So first of all, Drake is Drake. This is his 2nd major release and he has quite a few lesser known releases from a few years ago. Anyone who claims to be a hip hop head and then gets mad that this cd isn't as hip hop as they expected, then what can i tell you? Well, i could tell you that you're simply not a hip hop head. Anyone who knows anything about hip hop can tell you off the bat that yes, Drake can spit, but that isn't his only talent and he isn't interested in making a rap album. Most of his songs feature him singing whether on auto tune or with some other kind of voice enhancement. I've seen him in concert and can tell you that he's not a very good singer without the digital help. But lucky for us, he (like most of today's r&b acts) is smart enough to use these enhancements on the cd. He isn't a thug, he isn't from the streets, and he isn't a battle rapper or a free styler. However, too many people are interested in comparing him based on those attributes instead of just laying back and listening to this cd.

You know who you are so i'll stop there.

As far as this cd goes, it's real addicting, mainly because of the hooks and the beats. The beats are top notch. Production is so solid and goes perfect with Drake. The guest spots for the most part are solid too, except for the last few bars from nicki minaj.

I really like this cd but i'm gonna compare it to his previous works, simply because while Drake has definitely matured in his last couple of cd's, he has a certain sound that sticks with him throughout. And it's easier to compare this cd with his previous cd's instead of comparing him to wu-tang, biggie, or some ridiculous sh* like that.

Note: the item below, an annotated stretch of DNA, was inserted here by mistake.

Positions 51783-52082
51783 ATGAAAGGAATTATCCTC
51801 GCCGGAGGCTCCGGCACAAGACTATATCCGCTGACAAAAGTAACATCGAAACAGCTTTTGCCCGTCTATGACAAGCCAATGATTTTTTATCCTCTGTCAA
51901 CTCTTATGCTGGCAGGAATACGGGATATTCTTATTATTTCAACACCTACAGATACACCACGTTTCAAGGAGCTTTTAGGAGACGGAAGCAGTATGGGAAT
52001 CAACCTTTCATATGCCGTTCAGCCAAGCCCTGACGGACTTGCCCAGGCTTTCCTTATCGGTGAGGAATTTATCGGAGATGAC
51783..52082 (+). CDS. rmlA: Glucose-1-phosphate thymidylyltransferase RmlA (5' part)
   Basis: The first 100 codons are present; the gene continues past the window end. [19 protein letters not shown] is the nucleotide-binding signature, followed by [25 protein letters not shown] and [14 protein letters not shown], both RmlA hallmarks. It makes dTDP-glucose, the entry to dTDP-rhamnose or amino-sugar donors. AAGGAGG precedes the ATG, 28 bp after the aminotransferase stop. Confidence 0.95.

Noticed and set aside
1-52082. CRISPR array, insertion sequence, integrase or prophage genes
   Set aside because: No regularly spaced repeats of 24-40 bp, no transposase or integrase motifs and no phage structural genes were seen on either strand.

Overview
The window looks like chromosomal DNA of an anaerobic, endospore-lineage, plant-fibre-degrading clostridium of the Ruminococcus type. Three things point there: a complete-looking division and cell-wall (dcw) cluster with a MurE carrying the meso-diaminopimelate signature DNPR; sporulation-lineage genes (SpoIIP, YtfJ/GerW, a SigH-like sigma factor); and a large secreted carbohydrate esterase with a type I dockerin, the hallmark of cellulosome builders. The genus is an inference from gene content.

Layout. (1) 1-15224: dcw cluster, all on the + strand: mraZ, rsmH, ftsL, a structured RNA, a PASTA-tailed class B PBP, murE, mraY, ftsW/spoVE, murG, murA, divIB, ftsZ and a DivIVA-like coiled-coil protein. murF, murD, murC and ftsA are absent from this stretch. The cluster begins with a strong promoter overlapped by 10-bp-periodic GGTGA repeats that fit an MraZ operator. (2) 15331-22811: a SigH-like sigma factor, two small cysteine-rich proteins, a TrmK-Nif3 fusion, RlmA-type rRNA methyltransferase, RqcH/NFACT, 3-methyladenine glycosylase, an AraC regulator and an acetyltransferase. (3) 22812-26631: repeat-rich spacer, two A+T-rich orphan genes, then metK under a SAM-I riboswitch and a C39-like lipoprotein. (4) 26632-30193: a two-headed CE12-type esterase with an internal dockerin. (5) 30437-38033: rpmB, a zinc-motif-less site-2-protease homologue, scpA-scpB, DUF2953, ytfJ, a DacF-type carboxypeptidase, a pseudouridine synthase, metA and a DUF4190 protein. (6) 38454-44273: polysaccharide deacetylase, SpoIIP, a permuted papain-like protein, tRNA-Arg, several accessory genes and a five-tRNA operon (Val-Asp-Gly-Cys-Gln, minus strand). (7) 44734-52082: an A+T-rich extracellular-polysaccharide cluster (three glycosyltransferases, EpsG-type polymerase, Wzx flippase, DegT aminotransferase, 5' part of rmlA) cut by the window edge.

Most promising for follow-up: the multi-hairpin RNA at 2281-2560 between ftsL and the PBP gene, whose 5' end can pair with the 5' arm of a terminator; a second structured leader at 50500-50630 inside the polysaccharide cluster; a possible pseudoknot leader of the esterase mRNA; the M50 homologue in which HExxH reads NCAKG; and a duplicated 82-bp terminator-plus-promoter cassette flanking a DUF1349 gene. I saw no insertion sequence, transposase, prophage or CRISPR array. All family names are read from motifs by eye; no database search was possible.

As far as the full cd comparison/rating goes, gotta say that the beats on this one completely murder his previous cd's. And the way he strings the songs along as far as sounding unstructured but not unfocused, it's all perfect. Best beats are Crew Love, Cameras, The Real Her.

Lyrically, this cd is probably his worst. (not bad at all, but not as good as his last two) He sounds a lot more bitter and sad on this one than his previous two, and definitely not as creative. So Far Gone you could tell he was optimistic. Thank Me Later he was about living it up with his fame. Now on Take Care, he's about addressing the haters. And don't get me wrong, i love revenge and he does it well (especially on Take a Shot For Me = masterpiece). But what happened to the party songs where you just hear that track and you think wow i want to feel that good about my life too? Drake isn't even talking good about women anymore. "Shut it Down" from Thank Me Later was such a great song for the women. "Fancy" showed his appreciation for women who get it themselves while still beign a bangin track. This cd has none of that. All the songs about women are really like breakup songs and revenge songs, or telling a girl hey you gotta deal with my problem so either deal with it or don't. And all of the party songs have some touch of rubbing it in to the people hating on the sidelines. I agree with many reviewers here who think that the young money crew is bringing Drake down. The track HYFR was unnecessary. It's real sloppy and sounds more like a mix tape track. Real weak hook that has nothing to do with the verses, which may be common for many rappers but definitely not Drake. With Drake, I expect the hook, bridge, verses, all to tell the same story. HYFR is just all over the place, doesn't make sense to me. The Rick Ross guest spot wasn't bad but I don't think it added anything to that song. Seemed just like a spot to advertise for Rick Ross. Same with Nicki Minaj's last few lines on her song. Weak.

I disagree with a lot of reviewers on here when it come to the song "Practice". I love this song, think it's a good way to remix a classic. I like the message on here, it's really the only positive song he has on here towards women, well it is in comparison to the rest of this cd.

The happiest song on this cd is probably the most emo track, which is the one with his mom on it, which is trendy right now for rappers to do, but he pulls it off well.